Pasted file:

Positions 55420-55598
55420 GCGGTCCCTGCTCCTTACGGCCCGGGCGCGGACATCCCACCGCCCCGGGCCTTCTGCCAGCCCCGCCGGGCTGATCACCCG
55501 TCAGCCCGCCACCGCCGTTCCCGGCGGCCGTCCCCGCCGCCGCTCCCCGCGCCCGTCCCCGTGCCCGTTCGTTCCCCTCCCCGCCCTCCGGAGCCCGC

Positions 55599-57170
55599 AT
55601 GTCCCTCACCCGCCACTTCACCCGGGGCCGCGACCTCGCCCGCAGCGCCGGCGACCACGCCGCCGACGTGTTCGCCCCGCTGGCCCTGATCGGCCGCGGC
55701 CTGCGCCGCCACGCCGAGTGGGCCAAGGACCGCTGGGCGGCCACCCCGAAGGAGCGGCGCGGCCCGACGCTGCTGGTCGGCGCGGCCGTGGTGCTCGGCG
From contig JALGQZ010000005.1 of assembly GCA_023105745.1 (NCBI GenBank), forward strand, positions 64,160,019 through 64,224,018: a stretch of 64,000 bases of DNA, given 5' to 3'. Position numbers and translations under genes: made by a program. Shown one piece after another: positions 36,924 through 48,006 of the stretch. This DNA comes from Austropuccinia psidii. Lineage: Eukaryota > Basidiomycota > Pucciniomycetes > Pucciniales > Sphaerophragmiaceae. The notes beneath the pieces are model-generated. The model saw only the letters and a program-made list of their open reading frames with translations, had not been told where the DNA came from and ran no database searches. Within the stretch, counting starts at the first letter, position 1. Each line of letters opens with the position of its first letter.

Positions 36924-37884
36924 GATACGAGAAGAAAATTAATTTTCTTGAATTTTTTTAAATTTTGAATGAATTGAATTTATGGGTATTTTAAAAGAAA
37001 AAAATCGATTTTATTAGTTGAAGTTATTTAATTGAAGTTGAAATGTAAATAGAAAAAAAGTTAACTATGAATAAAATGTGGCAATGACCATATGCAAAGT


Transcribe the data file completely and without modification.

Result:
Positions 55420-55598
55420 GCGGTCCCTGCTCCTTACGGCCCGGGCGCGGACATCCCACCGCCCCGGGCCTTCTGCCAGCCCCGCCGGGCTGATCACCCG
55501 TCAGCCCGCCACCGCCGTTCCCGGCGGCCGTCCCCGCCGCCGCTCCCCGCGCCCGTCCCCGTGCCCGTTCGTTCCCCTCCCCGCCCTCCGGAGCCCGC

Positions 55599-57170
55599 AT
55601 GTCCCTCACCCGCCACTTCACCCGGGGCCGCGACCTCGCCCGCAGCGCCGGCGACCACGCCGCCGACGTGTTCGCCCCGCTGGCCCTGATCGGCCGCGGC
55701 CTGCGCCGCCACGCCGAGTGGGCCAAGGACCGCTGGGCGGCCACCCCGAAGGAGCGGCGCGGCCCGACGCTGCTGGTCGGCGCGGCCGTGGTGCTCGGCG
From contig JALGQZ010000005.1 of assembly GCA_023105745.1 (NCBI GenBank), forward strand, positions 64,160,019 through 64,224,018: a stretch of 64,000 bases of DNA, given 5' to 3'. Position numbers and translations under genes: made by a program. Shown one piece after another: positions 36,924 through 48,006 of the stretch. This DNA comes from Austropuccinia psidii. Lineage: Eukaryota > Basidiomycota > Pucciniomycetes > Pucciniales > Sphaerophragmiaceae. The notes beneath the pieces are model-generated. The model saw only the letters and a program-made list of their open reading frames with translations, had not been told where the DNA came from and ran no database searches. Within the stretch, counting starts at the first letter, position 1. Each line of letters opens with the position of its first letter.

Positions 36924-37884
36924 GATACGAGAAGAAAATTAATTTTCTTGAATTTTTTTAAATTTTGAATGAATTGAATTTATGGGTATTTTAAAAGAAA
37001 AAAATCGATTTTATTAGTTGAAGTTATTTAATTGAAGTTGAAATGTAAATAGAAAAAAAGTTAACTATGAATAAAATGTGGCAATGACCATATGCAAAGT